Buffalo wings are delicious. And actually pretty easy to make. Ingredients are minimal: hot sauce, butter or margarine, and chicken. I like to add a little salt, pepper and cayenne also. You can technically bake these, and I have. They are fine, and they still taste like buffalo wings, but I’m not going to lie, deep-frying them is better. A bit more work, but not much, and worth it I think. Yep, they are more unhealthy, but we are talking about a recipe in which one of the primary ingredients is butter or margarine, so let’s go all in, shall we?

I have made these for years with butter, but I was just reading the most recent Saveur, and apparently, the original recipe – like the Anchor Bar in Buffalo original recipe – used margarine. Which makes sense, since these were invented in the 60′s. I used margarine today to see if it made a difference, and I am not sure if it does, and since margarine is pretty much poison, I will probably stick to butter in the future. But I did come up with another trick. I tossed the wings in just a little corn starch before I fried them. It doesn’t really make a huge difference in the crispiness, but it gives the sauce something to stick to, so it’s a win!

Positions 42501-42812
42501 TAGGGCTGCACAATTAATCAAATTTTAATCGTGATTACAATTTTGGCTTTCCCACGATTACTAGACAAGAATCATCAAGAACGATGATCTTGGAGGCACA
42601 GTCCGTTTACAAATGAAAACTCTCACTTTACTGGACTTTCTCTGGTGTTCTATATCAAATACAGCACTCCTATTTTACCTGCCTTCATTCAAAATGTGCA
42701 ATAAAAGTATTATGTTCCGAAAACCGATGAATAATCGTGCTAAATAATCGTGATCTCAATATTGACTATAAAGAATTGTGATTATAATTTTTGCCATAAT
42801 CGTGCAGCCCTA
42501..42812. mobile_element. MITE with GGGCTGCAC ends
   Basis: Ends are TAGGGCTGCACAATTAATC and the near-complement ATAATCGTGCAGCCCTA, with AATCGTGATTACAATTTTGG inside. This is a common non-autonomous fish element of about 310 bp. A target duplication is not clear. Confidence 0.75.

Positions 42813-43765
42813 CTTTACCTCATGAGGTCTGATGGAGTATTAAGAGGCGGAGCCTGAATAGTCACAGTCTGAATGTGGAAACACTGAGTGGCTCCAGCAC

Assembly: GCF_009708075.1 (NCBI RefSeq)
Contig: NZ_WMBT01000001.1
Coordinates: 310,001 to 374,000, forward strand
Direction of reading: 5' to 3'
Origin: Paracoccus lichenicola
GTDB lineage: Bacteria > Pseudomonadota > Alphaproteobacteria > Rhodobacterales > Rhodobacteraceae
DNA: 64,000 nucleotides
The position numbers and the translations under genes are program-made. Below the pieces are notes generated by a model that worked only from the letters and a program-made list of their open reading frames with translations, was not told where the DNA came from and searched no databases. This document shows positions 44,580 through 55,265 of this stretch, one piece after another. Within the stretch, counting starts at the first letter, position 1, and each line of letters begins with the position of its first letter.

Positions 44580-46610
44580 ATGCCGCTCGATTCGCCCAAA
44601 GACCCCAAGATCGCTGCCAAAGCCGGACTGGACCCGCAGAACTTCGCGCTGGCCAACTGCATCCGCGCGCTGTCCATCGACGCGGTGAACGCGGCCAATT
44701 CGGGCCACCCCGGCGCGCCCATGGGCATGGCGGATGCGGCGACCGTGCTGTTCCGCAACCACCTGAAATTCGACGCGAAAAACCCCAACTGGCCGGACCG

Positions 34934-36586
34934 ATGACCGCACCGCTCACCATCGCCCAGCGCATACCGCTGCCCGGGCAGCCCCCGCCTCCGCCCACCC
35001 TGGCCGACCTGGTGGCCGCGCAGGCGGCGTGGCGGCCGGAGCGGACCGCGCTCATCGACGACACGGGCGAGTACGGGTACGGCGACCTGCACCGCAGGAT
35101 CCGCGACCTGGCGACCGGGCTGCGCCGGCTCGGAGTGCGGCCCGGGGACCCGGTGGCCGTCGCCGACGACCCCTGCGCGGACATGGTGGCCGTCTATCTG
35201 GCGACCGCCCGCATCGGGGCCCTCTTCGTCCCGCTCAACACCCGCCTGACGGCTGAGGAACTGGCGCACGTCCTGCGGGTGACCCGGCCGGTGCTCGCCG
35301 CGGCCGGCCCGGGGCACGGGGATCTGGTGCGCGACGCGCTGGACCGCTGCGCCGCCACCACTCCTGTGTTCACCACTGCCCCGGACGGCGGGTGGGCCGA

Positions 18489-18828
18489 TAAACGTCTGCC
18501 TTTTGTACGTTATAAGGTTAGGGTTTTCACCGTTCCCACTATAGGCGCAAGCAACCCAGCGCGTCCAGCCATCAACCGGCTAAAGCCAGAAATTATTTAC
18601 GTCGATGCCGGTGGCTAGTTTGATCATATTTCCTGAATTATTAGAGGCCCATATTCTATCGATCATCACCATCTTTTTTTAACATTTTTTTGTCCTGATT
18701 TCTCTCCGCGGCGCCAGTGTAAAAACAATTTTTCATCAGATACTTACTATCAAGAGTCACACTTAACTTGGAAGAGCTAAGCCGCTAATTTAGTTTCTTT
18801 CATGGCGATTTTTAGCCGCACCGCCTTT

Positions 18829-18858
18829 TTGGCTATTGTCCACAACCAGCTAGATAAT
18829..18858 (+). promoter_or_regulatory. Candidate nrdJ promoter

crisp fried and delicious

Wings are a crowd pleaser. They are messy as anything, but that is half the fun. Obviously, blue cheese dressing is a requirement, and it’s always nice to add celery and carrots for health. And just like that, you can skip the bars and strangers and have delicious wings at home! (If you are like me, this is a dream come true.)

Sunday Funday

Buffalo Wings (makes two dozen wings)

24 chicken wing pieces (from twelve wings, separated, tips removed)

1/4 cups corn starch

3/4 cups hot sauce, like Franks

3/4 cups (1.5 sticks) butter or margarine

1/4 tsp cayenne pepper (or more to taste)

salt and pepper

Peanut or canola oil (or a combination) for frying

Blue cheese dressing (recipe below) celery and carrots for serving

Heat several inches of oil in a dutch oven or other heavy pot to 350 degrees. Toss the wings with the corn starch and salt and pepper. When the oil reaches 350 degrees, shake off the extra corn starch and add half the wings and fry until crispy and cooked through, about 10-12 minutes. When finished cooking, remove the first batch from the oil and drain on paper towels. Let the oil come back to 350 degrees and add the second batch of wings.

In the meantime, cook the hot sauce, butter, cayenne, salt and pepper over low heat until the butter melts. Keep mixture warm over low heat until the wings are finished cooking. Toss the wings in the hot sauce mixture and serve with blue cheese dressing and carrots and celery for dipping.

If you want to bake these, preheat the oven to 400 degrees, and toss the wings in half the hot sauce mixture. Lay them in a single layer on a cookie sheet, and bake for 20-25 minutes until the wings the cooked through. Toss with the rest of the hot sauce mixture and serve.